• • moist heat • isometric flexion exercises-open spinal canal. • aerobic conditioning (biking, swimming) • surgery o failure to respond to nonoperative treatment o progressive neurologic deficit o leg pain > back pain (back pain comes from different degenerative processes) o success rate 60% - 70% (often because of multi-level stenosis) Sprain / Strain • indistinguishable from each other clinically • manifest as lumbar and paraspinal pain • muscle tightness or spasm • pain shouldn’t radiate Treatment • 90% get better on their own • cold, massage, ultrasound • heat after 48 hrs • analgesics and muscle relaxants • activity modification Malignancy • majority are metastatic • If goes to b. it goes to vertebral bodies. • nighttime or rest pain, progressive • exacerbated with percussion • Hx-biggest key hx of malignancy Dx o x-rays • bone scan Infection • very rare • may affect disc space or vertebral body • hematogenous or post-surgical in adults kids may not have hx. • h/o UTI, urinary surgery, dental abscess, IVDA, immune suppressed • nighttime or rest pain, insidious, progressive Dx • pain exacerbated with percussion • check CBC, ESR, blood culture • biopsy for culture / pathology • early antibiotics Estimated prevalence in 100 primary care patients • 85 – nonspecific low back pain- so • 4 – vertebral compression fracture(little old ladies with osteoportic compression fracture) • 3 – spondylolisthesis • 2 – herniated disc
    • • ? – spinal stenosis • 0.7 – malignancy • 0.3 – ankylosing spondylitis • 0.01 - infection AHCPR –agency for health care practice guidelines(developed in 1991)- some patients are over or under studied before Dx, so a group of a bunch of different therapists, from psychologist to massage therapists, to orthopedic surgeons. They reviewed articles, and then presented guidelines of how to manage patients. AHCPR-since 80% are nonspecific so rule out whats worrisome, most get better with conservative care. Just support people through back pain. This is a list to help you with your thought process as a PCP with a patient who comes in with LBP. Low Back problem =Defined as activity intolerance Focus on acute sx <4 weeks, • goal – “paradigm shift”-rather than label with • multi-disciplinary panel • evidence-based guidelines • targets primary care provider • low back problem: activity intolerance due to back-related symptoms • duration less than 3 months • avoid labeling- don’t just tag things. • seek “red flags”- make sure nothing major going on. • medical history guides physical exam just focus in on what you think is going on. • focused physical exam • regional back evaluation-ROM not helpful (cheating motion through pelvis), look at back look for mm. spasm, then test following 4 nerve roots with motor, sensory, and reflex. • sensorimotor exam of L4, L5, S1- 80% of problems affect these problems • reflexes • straight leg raise test-most useful test, for rule outs • in the absence of red flags, no testing is needed in the first month of symptoms • provider’s responsibility is reassurance and education • algorithms provide pathway and time frame for next steps
    • From www.chirobase.org Red Flags For Conditions(cancer, infection, cauda equina, fracture) If no Red Flags for Low Back Pain then no extra tests are needed, no x-ray, CT, MRI for first month. Instead just reassure them this will get better with time and give back care and education about back care and safety. Red flags for cancer or infection • age > 50 years • history of cancer • unexplained weight loss • immunosuppression / corticosteroids • IV drug use • urinary tract infection • nighttime symptoms Red flags for fracture • age > 70 years • history of major trauma in young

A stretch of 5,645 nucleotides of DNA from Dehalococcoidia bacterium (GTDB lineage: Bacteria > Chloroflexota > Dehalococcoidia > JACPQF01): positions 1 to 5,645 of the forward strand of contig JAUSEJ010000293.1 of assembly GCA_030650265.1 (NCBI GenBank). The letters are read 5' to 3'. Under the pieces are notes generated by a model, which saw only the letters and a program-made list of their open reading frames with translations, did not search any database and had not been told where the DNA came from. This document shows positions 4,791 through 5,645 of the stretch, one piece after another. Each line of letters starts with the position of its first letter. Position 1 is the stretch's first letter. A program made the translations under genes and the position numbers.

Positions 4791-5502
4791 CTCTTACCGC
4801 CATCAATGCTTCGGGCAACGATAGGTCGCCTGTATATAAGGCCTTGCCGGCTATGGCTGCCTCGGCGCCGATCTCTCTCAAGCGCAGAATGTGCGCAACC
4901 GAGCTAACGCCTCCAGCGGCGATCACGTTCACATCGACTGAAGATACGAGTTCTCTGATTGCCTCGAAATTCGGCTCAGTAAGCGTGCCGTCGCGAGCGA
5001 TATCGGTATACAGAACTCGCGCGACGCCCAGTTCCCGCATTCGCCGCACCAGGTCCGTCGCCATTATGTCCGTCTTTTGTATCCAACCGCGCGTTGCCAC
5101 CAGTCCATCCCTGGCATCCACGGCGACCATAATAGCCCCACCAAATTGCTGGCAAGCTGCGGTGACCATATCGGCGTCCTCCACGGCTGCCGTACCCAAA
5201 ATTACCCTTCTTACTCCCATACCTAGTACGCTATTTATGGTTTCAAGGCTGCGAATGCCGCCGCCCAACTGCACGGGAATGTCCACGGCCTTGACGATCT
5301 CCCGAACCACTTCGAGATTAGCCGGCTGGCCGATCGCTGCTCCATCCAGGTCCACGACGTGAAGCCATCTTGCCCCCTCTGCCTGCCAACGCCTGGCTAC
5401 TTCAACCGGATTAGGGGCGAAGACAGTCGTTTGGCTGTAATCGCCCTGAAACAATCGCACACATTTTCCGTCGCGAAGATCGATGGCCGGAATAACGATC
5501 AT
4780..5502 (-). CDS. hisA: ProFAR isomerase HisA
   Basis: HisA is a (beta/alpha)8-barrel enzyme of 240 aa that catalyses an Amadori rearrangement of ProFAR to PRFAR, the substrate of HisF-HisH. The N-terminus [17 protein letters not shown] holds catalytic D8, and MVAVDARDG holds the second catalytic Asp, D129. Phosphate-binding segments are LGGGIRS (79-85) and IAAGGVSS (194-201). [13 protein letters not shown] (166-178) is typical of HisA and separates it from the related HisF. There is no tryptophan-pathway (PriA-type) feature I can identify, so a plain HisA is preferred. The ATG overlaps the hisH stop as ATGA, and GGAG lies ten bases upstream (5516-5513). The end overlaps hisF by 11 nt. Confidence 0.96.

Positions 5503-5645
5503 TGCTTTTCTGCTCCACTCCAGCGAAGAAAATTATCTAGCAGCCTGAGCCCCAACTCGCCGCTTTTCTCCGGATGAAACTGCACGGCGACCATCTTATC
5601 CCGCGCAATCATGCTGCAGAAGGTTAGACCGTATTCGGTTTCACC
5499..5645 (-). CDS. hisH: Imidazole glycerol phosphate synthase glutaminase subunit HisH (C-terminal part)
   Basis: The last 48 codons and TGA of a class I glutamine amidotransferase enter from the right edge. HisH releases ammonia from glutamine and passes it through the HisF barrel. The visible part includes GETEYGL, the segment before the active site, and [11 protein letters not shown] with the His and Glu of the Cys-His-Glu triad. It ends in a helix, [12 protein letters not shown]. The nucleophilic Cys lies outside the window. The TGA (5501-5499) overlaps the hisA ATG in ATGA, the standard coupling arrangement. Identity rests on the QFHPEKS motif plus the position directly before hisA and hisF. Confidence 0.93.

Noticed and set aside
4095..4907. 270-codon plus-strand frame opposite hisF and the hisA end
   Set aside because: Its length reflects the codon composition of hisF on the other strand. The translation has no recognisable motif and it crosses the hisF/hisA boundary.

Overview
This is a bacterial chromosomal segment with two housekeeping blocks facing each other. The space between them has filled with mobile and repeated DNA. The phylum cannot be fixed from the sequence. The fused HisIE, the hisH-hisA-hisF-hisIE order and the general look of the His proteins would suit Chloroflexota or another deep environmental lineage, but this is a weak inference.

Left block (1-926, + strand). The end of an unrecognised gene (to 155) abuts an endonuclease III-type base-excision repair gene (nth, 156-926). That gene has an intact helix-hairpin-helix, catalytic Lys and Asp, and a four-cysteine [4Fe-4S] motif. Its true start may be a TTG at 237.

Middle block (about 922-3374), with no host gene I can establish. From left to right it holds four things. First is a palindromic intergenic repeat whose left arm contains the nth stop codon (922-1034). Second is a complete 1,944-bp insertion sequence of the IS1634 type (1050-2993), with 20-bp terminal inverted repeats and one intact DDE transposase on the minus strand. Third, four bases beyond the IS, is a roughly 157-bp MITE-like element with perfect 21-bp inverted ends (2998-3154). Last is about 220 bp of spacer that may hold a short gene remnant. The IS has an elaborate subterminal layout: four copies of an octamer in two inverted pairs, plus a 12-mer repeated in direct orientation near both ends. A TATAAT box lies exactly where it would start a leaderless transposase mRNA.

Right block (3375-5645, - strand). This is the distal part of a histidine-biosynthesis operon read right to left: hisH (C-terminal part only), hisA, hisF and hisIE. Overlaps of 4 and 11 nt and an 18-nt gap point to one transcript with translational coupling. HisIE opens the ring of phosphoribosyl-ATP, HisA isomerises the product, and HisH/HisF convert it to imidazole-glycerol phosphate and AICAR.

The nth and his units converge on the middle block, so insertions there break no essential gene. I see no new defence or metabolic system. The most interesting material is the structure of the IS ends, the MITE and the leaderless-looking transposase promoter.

• • history of minor trauma in elderly • corticosteroids-osteoporosis Red flags for cauda equina syndrome • saddle anesthesia-area of perineum that’s touching a saddle when sitting on it, affects these nerves. • urinary retention / overflow incontinence • fecal incontinence / loss of sphincter tone • progressive motor weakness NPLEX(not tested for- won’t be asked to explain Milgram’s test for example) • tests that increase intrathecal pressure to test for space-occupying lesions o Valsalva test (80,285Ciprianno) – ask patient to bear down as if straining to have a bowel movement, subjective o Naffziger test (287) – compress jugular veins and hold for one minute  pain in lumbar region is positive, may recreate radicular pain if nerve root involved o Milgram’s test (286) – instruct supine patient to raise legs several inches off table and hold for 30 seconds, pain is a positive result • tests that increase nerve root tension o Straight leg raise test (266) – patient supine, maintain knee extension, flex hip to point of pain or 90 °  pain 0 ° – 35 ° suggests extradural sciatic irritation, 35 ° – 70 ° radicular pain from disc pathology, 70 ° – 90° lumbar joint pain o Kernig’s test (430) – patient supine, flex hip and knee to 90 °, then instruct patient to extend the knee, positive if symptoms occur with extended knee OR flex head o Bragard’s test (271) – patient supine, raise affected leg to the point of pain, then lower 5 ° and dorsiflex foot  dorsiflexion pain from 0 ° – 35 ° suggests extradural sciatic nerve irritation, 35 ° – 70 ° nerve root irritation o Lasegue’s test (267) – patient supine, flex hip and knee, then, keeping hip flexed, extend the knee  positive for radiculopathy or sciatic stretch if symptom free with knee flexed and painful with knee extended o Minor’s sign – ask seated patient to stand, a patient with radiculopathy will stand with his/her weight on the healthy side and keep affected leg flexed to decrease nerve tension • tests that increase nerve root tension o Bectherew’s test (274) – patient seated with knees flexed over exam table, ask patient to extend each knee separately, then together  positive is knee extension recreates radicular pain or causes patient to lean back o Fajersztan’s / well leg raise (273) – patient supine, raise unaffected leg to 75 ° or the point of pain and dorsiflex the foot  stretches well- leg AND affected leg nerve root, may help differentiate lateral from medial disc o Kemp’s test (282) – patient seated or standing, with one hand stabilize PSIS, with the other, reach around the front of the patient and grasp the shoulder, then passively extend the lumbar spine obliquely  lateral disc lesion will increase nerve root tension with ipsilateral oblique bend, producing radiculopathy; medial disc lesion will recreate symptoms with motion in the contralateral direction • tests for malingering / symptom magnification
    • o Hoover’s sign (426) – ask supine patient to raise affected leg while you cup the heel of the other foot, if patient is exerting effort to raise his leg, the opposite foot should press down into your hand o Burns bench test (427) – have patient kneel on a bench or exam table and bend at waist to touch the floor as you stabilize the legs, patients with low back pain should be able to perform this test because the stress is placed on the posterior leg muscles REFERENCES Cipriano JJ, Photographic Manual of Regional Orthopaedic and Neurological Tests, 2003. Crowther CL, Primary Orthopedic Care, 2004. Hoppenfeld S, Physical Examination of the Spine and Extremities, Appleton-Century-Crofts, 1976. Netter F, Atlas of Human Anatomy, Ciba-Geigy Corporation, 1989. Weinstein JN, Rydevik BL, Sonntag VKH, Essentials of the Spine, Raven Press, 1995. www.chirobase.org – AHCPR Clinical Guidelines www.ncbi.nlm.nih.gov – AHCPR Clinical Guidelines